Themes are the fundamental and often universal ideas explored in a literary work.

Conformity As a Threat to Freedom

One Flew Over the Cuckoo’s Nest is a film with distinct political undercurrents, which are forcefully presented. When men conform to authoritarian rule, the film argues, they jeopardize not only their physical but also their mental freedom. McMurphy learns that the prison where he was held previously offered greater personal freedom than Nurse Ratched’s ward. In prison, he could have watched the World Series, served out his sixty-eight days, and then been free to go. Nurse Ratched’s authority, however, extends from the television to the term of McMurphy’s commitment, and her authority will not bear rebellion. Under her totalitarian control, McMurphy cannot even be sure what the rules are, for she rigs them to achieve the results she wants. When the men side unanimously with McMurphy the second time they vote on watching the World Series, Nurse Ratched announces calmly that the nine men with their hands up represent only half the ward and therefore are not a majority. The unresponsive patients, the “chronics,” do not threaten her control. When the Chief surprises everyone by raising his hand, she tells the jubilant McMurphy that his vote does not count, because the meeting is adjourned. Under authoritarian rule, even the appearance of democracy is subverted to maintain the status quo.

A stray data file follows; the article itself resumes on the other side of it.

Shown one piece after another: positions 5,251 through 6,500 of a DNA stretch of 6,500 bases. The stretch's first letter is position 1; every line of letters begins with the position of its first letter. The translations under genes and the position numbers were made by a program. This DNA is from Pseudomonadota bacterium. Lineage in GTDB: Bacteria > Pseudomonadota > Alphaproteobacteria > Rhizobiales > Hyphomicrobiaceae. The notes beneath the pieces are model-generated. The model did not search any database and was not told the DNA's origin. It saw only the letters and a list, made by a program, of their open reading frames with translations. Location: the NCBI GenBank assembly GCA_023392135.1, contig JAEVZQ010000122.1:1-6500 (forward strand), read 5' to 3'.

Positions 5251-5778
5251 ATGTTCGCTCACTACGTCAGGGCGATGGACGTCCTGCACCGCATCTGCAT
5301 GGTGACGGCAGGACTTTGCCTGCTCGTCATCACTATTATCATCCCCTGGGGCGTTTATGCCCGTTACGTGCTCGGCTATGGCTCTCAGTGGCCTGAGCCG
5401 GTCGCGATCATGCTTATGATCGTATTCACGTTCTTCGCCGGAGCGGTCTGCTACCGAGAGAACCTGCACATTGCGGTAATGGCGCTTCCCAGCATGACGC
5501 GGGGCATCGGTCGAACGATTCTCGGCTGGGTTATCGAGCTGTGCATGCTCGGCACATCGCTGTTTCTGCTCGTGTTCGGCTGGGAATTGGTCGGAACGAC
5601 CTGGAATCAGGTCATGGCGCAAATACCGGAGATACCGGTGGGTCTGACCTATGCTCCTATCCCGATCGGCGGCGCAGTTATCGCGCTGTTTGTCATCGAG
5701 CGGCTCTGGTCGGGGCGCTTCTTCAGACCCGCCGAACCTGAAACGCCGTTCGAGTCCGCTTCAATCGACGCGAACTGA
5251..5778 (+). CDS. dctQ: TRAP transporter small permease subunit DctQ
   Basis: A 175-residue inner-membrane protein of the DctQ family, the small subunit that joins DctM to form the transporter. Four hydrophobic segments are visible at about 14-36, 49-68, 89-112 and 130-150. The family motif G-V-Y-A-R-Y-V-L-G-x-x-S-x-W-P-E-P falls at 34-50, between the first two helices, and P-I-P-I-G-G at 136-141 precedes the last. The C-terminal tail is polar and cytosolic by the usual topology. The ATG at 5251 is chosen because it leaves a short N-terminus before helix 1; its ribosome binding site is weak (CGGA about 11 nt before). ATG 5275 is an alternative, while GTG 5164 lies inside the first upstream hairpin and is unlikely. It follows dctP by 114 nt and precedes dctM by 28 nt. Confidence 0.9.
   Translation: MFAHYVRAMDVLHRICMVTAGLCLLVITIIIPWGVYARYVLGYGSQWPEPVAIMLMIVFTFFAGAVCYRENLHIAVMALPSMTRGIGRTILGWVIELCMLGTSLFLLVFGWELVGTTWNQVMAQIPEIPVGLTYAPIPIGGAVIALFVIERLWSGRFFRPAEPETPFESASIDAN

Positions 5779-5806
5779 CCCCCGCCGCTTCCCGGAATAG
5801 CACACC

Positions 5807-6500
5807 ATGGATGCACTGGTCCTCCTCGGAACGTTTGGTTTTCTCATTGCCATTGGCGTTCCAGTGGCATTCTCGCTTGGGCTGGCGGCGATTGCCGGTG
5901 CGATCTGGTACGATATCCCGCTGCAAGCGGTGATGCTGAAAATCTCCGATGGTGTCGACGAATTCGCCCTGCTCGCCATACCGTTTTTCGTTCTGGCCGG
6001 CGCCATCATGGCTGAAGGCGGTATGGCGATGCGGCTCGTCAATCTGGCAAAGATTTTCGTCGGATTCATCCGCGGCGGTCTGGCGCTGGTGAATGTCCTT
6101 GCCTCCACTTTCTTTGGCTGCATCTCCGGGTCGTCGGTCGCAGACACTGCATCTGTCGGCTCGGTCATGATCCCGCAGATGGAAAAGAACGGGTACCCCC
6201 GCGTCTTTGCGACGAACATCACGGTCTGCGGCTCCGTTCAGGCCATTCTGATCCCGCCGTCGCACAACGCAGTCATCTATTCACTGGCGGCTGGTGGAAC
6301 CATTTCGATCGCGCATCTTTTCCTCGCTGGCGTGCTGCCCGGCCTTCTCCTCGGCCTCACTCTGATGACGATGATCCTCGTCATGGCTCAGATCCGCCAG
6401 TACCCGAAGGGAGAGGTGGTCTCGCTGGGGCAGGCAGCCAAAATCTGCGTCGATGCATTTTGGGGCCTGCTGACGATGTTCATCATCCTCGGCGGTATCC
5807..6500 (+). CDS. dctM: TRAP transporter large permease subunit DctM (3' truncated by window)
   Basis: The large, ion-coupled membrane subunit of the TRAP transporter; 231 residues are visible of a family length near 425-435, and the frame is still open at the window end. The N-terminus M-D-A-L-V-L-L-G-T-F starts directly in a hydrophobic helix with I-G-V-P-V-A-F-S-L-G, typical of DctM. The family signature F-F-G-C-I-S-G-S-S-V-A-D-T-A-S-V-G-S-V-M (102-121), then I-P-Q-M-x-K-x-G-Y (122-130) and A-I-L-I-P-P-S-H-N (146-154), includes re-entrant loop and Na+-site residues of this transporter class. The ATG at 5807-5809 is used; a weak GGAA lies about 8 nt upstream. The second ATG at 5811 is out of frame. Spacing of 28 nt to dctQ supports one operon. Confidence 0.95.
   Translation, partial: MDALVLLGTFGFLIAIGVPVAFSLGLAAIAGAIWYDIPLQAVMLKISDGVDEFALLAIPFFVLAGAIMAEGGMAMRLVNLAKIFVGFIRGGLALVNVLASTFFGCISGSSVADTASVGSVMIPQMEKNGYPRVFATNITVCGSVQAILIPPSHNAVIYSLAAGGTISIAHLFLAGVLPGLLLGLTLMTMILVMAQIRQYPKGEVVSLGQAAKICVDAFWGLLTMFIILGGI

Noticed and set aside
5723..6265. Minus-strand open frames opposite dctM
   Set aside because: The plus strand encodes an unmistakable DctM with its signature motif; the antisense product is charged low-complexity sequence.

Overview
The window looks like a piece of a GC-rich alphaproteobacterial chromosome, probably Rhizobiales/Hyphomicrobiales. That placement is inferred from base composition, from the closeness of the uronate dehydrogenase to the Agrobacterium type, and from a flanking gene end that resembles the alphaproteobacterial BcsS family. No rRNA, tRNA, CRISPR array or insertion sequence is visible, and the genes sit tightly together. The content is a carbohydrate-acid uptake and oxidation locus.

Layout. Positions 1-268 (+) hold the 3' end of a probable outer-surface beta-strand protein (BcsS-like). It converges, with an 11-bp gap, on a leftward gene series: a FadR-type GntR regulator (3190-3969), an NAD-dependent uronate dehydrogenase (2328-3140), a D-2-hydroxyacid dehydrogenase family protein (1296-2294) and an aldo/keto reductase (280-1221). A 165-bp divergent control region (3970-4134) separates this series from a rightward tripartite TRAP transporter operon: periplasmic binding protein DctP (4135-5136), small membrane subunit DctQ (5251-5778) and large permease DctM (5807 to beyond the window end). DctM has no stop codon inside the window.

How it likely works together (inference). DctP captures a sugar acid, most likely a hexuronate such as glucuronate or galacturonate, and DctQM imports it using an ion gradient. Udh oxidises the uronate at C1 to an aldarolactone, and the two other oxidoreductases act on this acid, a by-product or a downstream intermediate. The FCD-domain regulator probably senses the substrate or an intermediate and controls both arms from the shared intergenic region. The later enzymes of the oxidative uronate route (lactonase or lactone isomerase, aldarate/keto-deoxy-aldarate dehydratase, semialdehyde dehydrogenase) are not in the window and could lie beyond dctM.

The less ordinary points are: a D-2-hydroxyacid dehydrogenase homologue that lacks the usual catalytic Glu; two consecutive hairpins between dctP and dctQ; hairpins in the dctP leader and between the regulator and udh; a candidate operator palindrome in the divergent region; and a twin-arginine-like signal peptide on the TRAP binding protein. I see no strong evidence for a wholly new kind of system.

The Contradiction Between Tyranny and Sanity

As head nurse in a mental institution, Nurse Ratched should be promoting her patients’ sanity, but instead her tyranny directly subverts their mental health. She keeps the patients docile, medicated, dependent, and childlike. McMurphy tells the patients they are not loonies but men, and he encourages their manhood through fishing and basketball. The men then begin to ask reasonable questions about Nurse Ratched’s authority. Scanlon wants to know why the dormitory is locked during the day. She explains, insidiously, that time spent in the company of others is therapeutic. Cheswick demands the cigarettes she has confiscated and informs her that he is not a little child. Nurse Ratched’s oppression, however, causes Cheswick to lose control, and she keeps him in place with electroshock therapy. The men do not improve under her domination but rather disintegrate like Billy Bibbit. Nurse Ratched’s reason for keeping McMurphy on the ward, she tells the doctor, is to help him. Instead, she robs him of his vivacity and his sanity.

The Sacred Nature of the Individual

Unlike Nurse Ratched, McMurphy honors and loves the sanctity of individual human beings. He talks to the Chief, even though he thinks the Chief is deaf. He is patient with the babyish Martini, even though he cannot grasp the fundamentals of blackjack. He helps Taber catch a fish and teaches Cheswick to drive a boat. He encourages the Chief to grow through playing basketball. He intervenes on behalf of Cheswick by breaking the glass of the nurse’s station to get his cigarettes. He shows his affection for all the men, particularly Billy Bibbit, as he gives Billy the gift of his first sexual encounter, even as McMurphy realizes it will cost him his chance at freedom. In all these ways, McMurphy shows love for the unique, individual nature of each man. When McMurphy’s lobotomy robs him of the traits that made him an individual, the Chief returns his love through an act of death and resurrection. The Chief frees McMurphy, affirming that the spirit lives on after the body’s death in the minds and behaviors of the living.